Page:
You recently bought your first cloud database and are eager to start utilizing it, so you want to load a lot of data to it. So, here is a quick guide on how to accomplish it. Because pushing a lot of data can mess up the database, we have included this for your convenience.
Creating the Dump file without data
We need to start by dumping the old data. There are several ways to do this, but we advise being selective so that not everything gets pushed at once.
To begin using this kind of operation, we first create a dump structure devoid of any data.
mysqldump -u <user> -p --no-create-db --no-data <database>
By using this command, you instruct MySQL to create a file that contains the database's table structure but no actual data. As a result, your import is moving along much more quickly. In the next steps, we'll create dump files for each table to speed up the import.
Creating the Dump file per table with data
We've simply given MySQL a schema so it understands what's coming. Let's get started with the tables. Rather than pushing all the tables and rows at once, we're going to do it table by table. To do this, we must first obtain the dump file for each table.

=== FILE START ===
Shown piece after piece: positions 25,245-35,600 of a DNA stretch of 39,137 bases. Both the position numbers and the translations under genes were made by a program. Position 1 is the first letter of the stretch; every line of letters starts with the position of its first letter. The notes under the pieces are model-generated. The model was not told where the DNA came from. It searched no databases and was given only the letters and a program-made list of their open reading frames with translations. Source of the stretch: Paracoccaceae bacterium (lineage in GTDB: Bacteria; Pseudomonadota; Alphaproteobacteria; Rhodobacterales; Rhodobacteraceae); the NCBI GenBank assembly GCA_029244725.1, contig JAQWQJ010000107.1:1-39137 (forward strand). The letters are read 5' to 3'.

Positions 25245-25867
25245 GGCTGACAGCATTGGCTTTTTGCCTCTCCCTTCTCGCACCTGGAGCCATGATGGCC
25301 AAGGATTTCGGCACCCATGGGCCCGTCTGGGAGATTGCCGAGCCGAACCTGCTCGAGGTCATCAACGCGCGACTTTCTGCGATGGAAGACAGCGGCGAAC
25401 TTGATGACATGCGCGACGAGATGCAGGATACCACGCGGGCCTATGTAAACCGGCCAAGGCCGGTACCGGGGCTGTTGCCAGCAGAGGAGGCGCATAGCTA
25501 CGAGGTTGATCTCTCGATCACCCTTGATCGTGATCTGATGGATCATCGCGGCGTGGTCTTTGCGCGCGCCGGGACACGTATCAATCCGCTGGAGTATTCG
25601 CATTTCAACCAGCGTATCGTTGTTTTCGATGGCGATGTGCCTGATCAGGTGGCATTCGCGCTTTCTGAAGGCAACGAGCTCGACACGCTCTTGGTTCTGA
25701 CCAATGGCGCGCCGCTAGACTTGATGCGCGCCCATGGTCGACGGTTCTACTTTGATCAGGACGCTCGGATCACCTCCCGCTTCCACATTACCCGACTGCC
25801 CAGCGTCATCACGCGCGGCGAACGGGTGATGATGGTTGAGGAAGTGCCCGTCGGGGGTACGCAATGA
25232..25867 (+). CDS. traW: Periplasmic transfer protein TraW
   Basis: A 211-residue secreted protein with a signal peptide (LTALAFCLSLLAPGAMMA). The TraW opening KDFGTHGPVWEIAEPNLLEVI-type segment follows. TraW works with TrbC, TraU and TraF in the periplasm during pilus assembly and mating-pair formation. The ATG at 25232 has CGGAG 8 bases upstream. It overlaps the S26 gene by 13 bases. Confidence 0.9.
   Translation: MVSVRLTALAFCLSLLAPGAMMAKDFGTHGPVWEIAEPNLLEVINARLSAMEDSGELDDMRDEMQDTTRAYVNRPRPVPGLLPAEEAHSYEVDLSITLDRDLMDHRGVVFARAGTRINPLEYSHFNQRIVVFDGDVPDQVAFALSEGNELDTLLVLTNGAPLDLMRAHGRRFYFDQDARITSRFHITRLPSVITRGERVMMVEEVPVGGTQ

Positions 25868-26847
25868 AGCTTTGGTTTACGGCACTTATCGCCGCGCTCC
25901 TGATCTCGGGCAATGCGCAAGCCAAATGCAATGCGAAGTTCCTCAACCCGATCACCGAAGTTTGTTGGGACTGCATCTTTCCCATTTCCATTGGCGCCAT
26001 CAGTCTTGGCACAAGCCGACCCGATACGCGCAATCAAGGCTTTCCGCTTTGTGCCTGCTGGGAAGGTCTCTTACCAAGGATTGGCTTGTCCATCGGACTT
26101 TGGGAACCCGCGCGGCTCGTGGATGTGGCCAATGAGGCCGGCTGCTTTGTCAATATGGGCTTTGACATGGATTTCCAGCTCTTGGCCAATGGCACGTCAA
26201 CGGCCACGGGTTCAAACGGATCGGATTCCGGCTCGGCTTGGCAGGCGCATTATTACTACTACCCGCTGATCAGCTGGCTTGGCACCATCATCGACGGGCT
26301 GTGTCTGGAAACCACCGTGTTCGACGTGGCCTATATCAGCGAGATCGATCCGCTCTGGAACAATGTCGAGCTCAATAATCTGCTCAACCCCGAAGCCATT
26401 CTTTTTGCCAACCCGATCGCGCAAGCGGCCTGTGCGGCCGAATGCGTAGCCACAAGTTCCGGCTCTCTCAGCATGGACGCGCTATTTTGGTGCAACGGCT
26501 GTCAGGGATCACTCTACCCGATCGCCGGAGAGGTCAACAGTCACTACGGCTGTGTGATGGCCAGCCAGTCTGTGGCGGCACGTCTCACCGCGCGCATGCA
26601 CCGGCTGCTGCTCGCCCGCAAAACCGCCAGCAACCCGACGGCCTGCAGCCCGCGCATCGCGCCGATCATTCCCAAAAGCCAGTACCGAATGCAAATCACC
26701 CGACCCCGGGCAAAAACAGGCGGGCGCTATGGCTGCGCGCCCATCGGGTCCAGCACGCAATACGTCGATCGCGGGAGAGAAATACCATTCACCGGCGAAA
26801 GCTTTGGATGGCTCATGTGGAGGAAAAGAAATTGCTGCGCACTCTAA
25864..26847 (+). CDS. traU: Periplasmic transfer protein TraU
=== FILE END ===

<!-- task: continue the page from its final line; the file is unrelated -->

mysqldump -u <user> -p --no-create-db --no-create-info <database> <table>
Because we already have the table, the option --no-create-info instructs MySQL not to create it. If you don't choose this option, the current table will be dropped before a new one is created. As a result, all data you had in the table before is lost.
Creating the Dump file for large tables
The database you use has a table with over 10.000 rows of data. This is a large amount of data for a database to handle all at once. And since we don't want the database to malfunction, we can simply run the following command to obtain the dump file of particular rows. Keep in mind that you must continue doing this until the entire table is generated in separate files.
mysqldump -u <user> -p --no-create-db --no-create-info --where="column='<string>'" <database> <table>
We are able to choose the column by telling it what to grab because we provide the where option. You can use --like= or a command-line equivalent to import into the dump file. Instead of dumping all 10.000 rows at once, it is preferable to be more specific to the dump file.